Also, with the benefit of hindsight, I suspect that some of the extended Tony Stark sequences in this issue – Tony speaking to Feilong, Tony speaking to Reed Richards, Tony speaking to Emma – was stealth set-up for the Iron Man book that Duggan is relaunching after Cantwell’s run ends.

  2. The Other Michael says:

    The way time flows in the Marvel Universe, it can’t have been an annual event. There’s no way an entire year passed for the characters.

    (Except of course in the abstract way in which time passes for all comic book and many cartoon characters, where they can experience multiple seasonal events without a direct acknowledgement of aging or time passing…)

    I wonder if the in universe explanation is that the Hellfire Gala is seasonal. “Join us for our winter celebration…” “You’re invited to our spring fling…”

    But there’s still the feeling of frequent turnover for the X-Men as a result.

  3. GN says:

    To be fair, Duggan was writing his X-Men book (at least in the first year) as if there was a month gap between each issue.

    Hellfire Gala 2021 – June 2022 (Summer Solstice)
    X-Men 1 – July 2021 (few weeks after the Gala)
    X-Men 4 – October 2021 (Halloween issue)
    X-Men 5 – November 2021 (Thanksgiving issue)
    X-Men 6 – December 2021 (Christmas issue)
    X-Men 8 – February 2022 (Valentine’s Day issue)
    X-Men 11+12 – June 2022 (the day before the Gala)
    Hellfire Gala 2022 – June 2022 (Summer Solstice)
    X-Men 13+14 – July 2022 (few days after the Gala)

    Also if you look at Spider-Man, all of the Ben Reilly Beyond stuff + the six month time jump to the Wells run had to have happened between X-Men 1 and HG 2022. So within the story it’s perfectly reasonable to think a year had passed between the Galas.

    I think the way to square this off is to look at the Marvel timeline in two different ways:

    1. Current events happen at the same rate as the story is published (unless the previous issue had cliffhangers).
    2. Events in the past experience a time compression effect as Marvel Time reasserts itself.

    Let’s call this a unique feature of the Marvel universe. I think Al Ewing even had some pseudo-explanation for this phenomenon in Ultimates: the ‘plot gravity’ of the events compresses the timeline without the in-universe characters being aware of it. This compression effect is stronger in present day since more events happen (because more comics are published).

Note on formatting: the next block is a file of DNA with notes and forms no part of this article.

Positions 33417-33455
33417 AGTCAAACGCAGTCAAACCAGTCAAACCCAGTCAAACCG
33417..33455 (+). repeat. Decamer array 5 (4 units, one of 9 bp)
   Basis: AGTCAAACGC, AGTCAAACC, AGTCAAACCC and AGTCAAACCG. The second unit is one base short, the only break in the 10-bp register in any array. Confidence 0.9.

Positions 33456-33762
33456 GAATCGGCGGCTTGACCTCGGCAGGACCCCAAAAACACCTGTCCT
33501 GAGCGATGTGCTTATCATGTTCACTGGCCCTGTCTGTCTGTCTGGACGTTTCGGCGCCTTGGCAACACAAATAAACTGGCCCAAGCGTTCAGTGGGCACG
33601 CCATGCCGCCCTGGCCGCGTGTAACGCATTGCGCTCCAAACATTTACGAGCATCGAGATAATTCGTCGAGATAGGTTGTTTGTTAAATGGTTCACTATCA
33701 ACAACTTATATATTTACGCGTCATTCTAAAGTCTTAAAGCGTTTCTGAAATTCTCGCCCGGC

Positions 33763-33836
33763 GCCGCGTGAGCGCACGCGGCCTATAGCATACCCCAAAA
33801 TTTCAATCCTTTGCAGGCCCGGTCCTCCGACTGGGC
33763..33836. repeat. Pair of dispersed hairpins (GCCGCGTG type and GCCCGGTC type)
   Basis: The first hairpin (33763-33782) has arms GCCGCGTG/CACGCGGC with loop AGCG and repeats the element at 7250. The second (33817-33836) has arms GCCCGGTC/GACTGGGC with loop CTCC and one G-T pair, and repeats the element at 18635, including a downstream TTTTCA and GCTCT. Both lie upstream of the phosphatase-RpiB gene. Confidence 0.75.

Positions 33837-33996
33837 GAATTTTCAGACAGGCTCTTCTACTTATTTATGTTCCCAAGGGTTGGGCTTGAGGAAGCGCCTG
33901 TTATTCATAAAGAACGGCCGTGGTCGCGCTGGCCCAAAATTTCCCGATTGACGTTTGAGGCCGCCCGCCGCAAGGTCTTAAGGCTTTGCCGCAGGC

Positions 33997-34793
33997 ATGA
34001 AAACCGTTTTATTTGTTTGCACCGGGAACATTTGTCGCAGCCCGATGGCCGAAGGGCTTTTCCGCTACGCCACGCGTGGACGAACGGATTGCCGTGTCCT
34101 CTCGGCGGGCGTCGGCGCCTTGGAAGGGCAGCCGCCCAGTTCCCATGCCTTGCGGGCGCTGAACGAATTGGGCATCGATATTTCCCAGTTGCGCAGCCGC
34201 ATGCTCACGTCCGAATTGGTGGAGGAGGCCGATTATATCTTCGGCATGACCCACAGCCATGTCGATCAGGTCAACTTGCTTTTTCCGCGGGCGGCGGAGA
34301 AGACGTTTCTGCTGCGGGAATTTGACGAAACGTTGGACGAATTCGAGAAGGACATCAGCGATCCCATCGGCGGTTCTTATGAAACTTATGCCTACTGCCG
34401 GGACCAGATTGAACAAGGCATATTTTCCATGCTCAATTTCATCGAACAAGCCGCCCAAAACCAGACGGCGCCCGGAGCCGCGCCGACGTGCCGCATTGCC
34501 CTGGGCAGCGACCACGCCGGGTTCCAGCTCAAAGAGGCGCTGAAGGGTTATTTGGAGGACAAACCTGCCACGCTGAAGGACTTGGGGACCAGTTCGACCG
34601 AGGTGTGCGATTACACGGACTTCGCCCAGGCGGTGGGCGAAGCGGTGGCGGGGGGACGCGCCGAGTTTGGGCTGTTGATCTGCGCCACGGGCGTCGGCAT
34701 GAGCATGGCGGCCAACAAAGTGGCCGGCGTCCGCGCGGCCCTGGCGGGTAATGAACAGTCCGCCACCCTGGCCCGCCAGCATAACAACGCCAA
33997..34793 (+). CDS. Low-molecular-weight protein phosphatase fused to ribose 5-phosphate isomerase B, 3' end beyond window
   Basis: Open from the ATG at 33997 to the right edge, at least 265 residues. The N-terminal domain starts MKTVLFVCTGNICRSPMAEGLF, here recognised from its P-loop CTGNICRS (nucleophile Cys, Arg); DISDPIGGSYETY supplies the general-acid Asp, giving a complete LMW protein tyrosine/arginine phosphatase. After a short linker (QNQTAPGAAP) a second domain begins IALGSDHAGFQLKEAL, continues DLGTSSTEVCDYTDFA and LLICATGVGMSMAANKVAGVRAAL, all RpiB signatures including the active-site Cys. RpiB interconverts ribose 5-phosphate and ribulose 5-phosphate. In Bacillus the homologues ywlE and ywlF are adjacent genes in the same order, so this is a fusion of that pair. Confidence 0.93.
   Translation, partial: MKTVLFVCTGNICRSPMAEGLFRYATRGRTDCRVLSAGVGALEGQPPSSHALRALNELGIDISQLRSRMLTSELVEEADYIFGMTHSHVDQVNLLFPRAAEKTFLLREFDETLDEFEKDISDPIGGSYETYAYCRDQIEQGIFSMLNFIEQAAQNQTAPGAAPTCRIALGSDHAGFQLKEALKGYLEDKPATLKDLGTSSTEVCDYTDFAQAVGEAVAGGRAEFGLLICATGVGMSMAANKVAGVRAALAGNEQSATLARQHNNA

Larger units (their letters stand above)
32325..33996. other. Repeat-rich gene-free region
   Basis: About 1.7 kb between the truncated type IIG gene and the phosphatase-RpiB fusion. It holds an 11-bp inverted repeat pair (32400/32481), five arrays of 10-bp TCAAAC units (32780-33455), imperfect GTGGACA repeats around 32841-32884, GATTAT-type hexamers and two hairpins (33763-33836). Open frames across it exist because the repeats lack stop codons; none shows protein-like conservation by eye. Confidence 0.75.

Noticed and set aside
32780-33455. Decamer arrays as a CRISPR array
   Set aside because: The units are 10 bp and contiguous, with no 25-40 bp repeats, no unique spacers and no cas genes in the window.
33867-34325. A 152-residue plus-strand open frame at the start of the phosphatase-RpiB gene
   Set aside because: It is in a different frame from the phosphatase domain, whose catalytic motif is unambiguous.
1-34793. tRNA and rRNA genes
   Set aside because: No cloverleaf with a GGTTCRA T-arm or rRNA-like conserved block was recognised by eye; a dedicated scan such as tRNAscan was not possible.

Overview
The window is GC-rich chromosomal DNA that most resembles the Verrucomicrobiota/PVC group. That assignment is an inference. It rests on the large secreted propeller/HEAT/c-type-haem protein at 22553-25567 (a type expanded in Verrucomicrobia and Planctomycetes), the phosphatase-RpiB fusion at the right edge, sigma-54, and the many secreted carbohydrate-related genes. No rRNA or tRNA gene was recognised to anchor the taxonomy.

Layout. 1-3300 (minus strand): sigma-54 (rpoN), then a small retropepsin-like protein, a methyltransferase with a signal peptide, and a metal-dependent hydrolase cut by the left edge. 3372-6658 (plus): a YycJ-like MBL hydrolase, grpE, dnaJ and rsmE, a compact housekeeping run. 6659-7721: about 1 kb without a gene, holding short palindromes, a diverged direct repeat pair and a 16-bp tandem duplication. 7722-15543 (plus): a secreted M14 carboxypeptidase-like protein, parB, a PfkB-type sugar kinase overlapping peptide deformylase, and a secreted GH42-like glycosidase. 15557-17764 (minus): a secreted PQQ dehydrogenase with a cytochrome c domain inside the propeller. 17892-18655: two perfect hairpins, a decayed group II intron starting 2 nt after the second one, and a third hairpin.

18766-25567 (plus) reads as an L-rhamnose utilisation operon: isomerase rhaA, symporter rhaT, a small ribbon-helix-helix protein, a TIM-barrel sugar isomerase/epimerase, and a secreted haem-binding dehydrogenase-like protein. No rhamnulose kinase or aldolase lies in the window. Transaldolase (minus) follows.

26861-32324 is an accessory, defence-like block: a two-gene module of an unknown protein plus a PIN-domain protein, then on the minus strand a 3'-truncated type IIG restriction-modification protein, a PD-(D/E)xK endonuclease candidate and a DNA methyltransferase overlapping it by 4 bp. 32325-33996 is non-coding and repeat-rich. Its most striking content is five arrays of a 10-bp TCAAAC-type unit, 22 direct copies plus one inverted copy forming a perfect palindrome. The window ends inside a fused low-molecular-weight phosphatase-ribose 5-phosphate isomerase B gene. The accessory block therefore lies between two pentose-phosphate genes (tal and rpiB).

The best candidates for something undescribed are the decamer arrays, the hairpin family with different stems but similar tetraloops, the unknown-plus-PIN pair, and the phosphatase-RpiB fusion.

So for example, Duggan’s X-Men team really did experience a year of time between Galas. However, when they look back at this period of time at some point in the future they will remember it as several weeks instead because the universe had compressed.

  4. YLu says:


    That’s basically how I’ve always viewed Marvel time in my head. The idea of the characters having big, life-imperiling adventures pretty much back-to-back, one right after the other without space between, never feels right to me. Especially for the more grounded characters.

  5. Krzysiek Ceran says:

    I remember last year they were saying in interviews that going forward, the Gala won’t be an event but when it happens, other writers will be able to tie into it if they want.

    Fair enough. I suppose there should be something happening at the Gala that the writers would want to do a tie-in. Another team roster shake-up is not that. And neither is ‘more reaction shots on people learning about resurrection’.

    So this oneshot works as a special issue of Duggan’s X-Men and not much else. Even Wells’s tie-in seems more about brigning Spidey and the mutants together before the Dark Web than anything else that’s going on in ASM at the moment. (Though I suppose it does underline the tension between Pete and MJ. But that has been teased several times already).

    Granted, there’s also an X-Men Unlimited story that just wrapped up that’s a tie-in to this Gala, but it has nothing to do with anything that actually happened in the oneshot. To the point where it might just as well be taking place during last year’s Gala (minus the mention of resurrection being public knowledge).

  6. Nu-D says:

    When I was a young reader and really committed to a coherent timeline and continuity, I just inserted X days/weeks/months between any issues which were not immediate continuations from the last, in order to catch up to real time. As YLu said, it never made sense to me that every adventure came straight on the heels of the last. I just figured the boring downtime happened off panel.

    But that was back in the heyday of Marvel continuity, when Al Milgrom was footnoting continuity references and stories published in the same month would reference one another casually (remember the Casket of Ancient Winters?) without explanation other than a “See current issues of Thor.”

    These days I’ve given up on continuity and a coherent timeline. In my mind, each story is a distinct story. It can draw on back story material to make it richer, but it doesn’t need to acknowledge or grapple with every detail of every issue published in the past 50 years. If someone forgets Cyclops’ stint as Erik the Red, well, so what? So long as the story is good I don’t care.